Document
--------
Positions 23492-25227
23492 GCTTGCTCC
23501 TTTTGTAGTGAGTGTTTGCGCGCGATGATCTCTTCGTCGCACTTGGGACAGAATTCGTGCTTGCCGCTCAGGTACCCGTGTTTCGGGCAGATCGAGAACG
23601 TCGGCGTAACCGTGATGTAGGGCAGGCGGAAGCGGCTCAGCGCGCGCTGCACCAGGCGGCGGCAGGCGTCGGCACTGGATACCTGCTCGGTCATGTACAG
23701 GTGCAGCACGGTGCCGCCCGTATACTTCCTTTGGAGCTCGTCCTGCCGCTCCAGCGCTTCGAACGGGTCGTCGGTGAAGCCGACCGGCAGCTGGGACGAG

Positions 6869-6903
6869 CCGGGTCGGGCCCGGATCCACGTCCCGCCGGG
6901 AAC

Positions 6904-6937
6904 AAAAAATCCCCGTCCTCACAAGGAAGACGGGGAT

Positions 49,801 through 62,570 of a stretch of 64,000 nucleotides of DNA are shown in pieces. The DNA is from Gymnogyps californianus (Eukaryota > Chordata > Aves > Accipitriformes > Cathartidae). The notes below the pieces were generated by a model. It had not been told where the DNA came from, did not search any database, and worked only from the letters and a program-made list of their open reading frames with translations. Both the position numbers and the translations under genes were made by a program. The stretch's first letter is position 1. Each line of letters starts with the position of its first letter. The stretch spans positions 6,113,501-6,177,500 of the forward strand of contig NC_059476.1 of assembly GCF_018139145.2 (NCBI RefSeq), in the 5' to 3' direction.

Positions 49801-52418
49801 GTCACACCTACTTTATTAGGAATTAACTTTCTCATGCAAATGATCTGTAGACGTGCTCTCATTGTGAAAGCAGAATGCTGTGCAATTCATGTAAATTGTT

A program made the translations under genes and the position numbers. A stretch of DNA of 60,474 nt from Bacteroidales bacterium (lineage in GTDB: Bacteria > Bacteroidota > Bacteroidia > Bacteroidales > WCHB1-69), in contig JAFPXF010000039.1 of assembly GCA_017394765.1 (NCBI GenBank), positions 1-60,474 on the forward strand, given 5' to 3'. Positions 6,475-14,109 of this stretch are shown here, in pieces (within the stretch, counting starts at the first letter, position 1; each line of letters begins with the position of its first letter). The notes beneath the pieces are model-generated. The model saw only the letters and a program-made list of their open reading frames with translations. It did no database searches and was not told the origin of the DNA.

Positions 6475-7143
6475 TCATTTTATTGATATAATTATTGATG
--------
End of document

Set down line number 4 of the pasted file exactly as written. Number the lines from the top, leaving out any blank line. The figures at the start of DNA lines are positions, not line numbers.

23601 TCGGCGTAACCGTGATGTAGGGCAGGCGGAAGCGGCTCAGCGCGCGCTGCACCAGGCGGCGGCAGGCGTCGGCACTGGATACCTGCTCGGTCATGTACAG